GC Tek - AlphaOne 9.0 bead filter, 25,000 gal. 450 lb fish load
AlphaONE 9.0 Filter for ponds up to 25,000 gallons
AlphaOne 6.0 bead filter by GC Tek, 17,000 gal. 300 lb fish load
AlphaOne 6.00 cu.ft. model is rated for ponds up to 17000 gals.
Matala 300 Watt Stainless Steel UV Clarifier
GC Tek - AlphaOne 4.25 bead filter, 10,000 gal. 225lb fish load
AlphaOne 4.25 cu.ft. model is rated for ponds up to 10000 gals.
AquaBead 4.25 for 10000 gal Ponds
GC Tek - AlphaOne 2.5 bead filter, 5000 gal. 125lb fish load
AlphaOne 2.50 cu.ft. model is rated for ponds up to 5000 gals.
Become a Health Detective for Your Cat
Cats are sneaky creatures, masters at hiding anything from pens to hair clips and illnesses. Numerous reasons are to blame, but one theory involves their genetic makeup.
"Like wild animals, cats may feel the need to cover their illness so they're not viewed as being vulnerable," says Marie S. McCabe, DVM, vice president of the Human Animal Bond Division with the American Humane Association. Knowing your cat by sight and touch can help you understand what "normal" is. Here are six clues that your cat could be under the weather.
Clue No. 1: Weight Change
For most cats, weight loss isn't normal and can signal illness, says India Lane, DVM, associate professor of medicine at the University of Tennessee College of Veterinary Medicine in Knoxville, Tenn. Weight gain in cats is usually associated with excess food.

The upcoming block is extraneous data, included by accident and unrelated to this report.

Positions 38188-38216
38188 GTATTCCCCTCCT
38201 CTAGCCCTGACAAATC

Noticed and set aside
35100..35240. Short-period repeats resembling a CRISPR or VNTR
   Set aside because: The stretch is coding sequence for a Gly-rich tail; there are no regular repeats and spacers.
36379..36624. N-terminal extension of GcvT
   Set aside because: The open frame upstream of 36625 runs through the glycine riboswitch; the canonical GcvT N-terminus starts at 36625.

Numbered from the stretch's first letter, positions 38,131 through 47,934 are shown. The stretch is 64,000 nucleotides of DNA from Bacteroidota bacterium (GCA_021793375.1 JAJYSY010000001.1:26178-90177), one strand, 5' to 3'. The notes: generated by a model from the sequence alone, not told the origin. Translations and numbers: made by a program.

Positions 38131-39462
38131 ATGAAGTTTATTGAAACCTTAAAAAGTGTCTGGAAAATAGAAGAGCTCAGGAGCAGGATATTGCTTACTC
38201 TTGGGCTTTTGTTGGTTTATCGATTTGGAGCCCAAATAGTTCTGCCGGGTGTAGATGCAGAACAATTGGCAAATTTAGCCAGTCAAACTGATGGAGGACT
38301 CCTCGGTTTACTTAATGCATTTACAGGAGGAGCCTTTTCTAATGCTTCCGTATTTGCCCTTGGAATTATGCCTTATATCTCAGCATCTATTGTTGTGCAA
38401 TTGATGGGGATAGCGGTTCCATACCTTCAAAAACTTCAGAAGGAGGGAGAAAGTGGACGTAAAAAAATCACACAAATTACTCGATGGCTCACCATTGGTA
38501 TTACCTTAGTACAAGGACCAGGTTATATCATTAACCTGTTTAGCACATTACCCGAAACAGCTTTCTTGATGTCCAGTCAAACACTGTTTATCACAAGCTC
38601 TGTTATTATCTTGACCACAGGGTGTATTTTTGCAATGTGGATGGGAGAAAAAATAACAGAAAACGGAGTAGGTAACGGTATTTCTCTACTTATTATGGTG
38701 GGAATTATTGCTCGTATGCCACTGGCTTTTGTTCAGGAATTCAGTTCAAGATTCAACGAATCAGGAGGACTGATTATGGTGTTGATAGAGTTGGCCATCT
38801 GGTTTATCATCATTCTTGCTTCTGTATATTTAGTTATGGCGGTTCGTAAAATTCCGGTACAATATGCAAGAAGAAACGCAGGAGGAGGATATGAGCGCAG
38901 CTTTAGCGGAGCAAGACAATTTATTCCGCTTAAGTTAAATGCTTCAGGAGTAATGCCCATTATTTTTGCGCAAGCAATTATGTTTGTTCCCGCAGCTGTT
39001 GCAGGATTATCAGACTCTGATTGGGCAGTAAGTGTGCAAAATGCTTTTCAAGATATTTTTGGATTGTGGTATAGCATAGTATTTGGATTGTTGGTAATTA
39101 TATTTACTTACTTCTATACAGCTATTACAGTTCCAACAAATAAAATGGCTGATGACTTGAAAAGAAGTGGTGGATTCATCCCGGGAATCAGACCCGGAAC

While your veterinarian can help you to determine what is normal for your particular cat's breed and age, you can also observe your pet's body. First, look at your cat from above. You should see a waistline. Now view your cat from the side and see if the belly hangs. In a normal-weight cat, there should be no hang. Next, put your hands on your cat's back and make sure you can feel the ribs.
Clue No. 2: Unkempt Coat
When cats are nervous, they often raise the fur of their coats and shed excessively. If that's the case, a change in the environment - such as a big move - could be stressing your cat, says McCabe. If your cat has stopped grooming and the coat looks clumpy or flaky, that may be cause for concern, as cats are normally fastidious groomers.
Clue No. 3: Pale Gums and Bad Breath
Checking your cat's gums and teeth regularly can help you spot changes more easily. Pale gums, or paleness in the ears or around the eyeballs - for cats with black gums - can signify illness. This subtle color change can indicate poor circulation and disease. In addition, check the teeth and make sure there is no plaque or tartar. Another illness tip-off? Unpleasant-smelling breath that doesn't come from something you've put in the food bowl.
Clue No. 4: Dilated Eyes
Gaze into your cat's eyes. You should see similar-sized pupils that aren't dilated. With some illnesses, the pupils can dilate and remain dilated, says Lane. One pupil may even appear to be slightly larger than the other.
Clue No. 5: Shallow, Quick Breathing
Respiratory problems can be another red flag for health woes, but you often have to watch cats closely to know they're having problems. In retrospect, you may realize that your cat has been hiding or hunched up, with its breathing shallow but quick.
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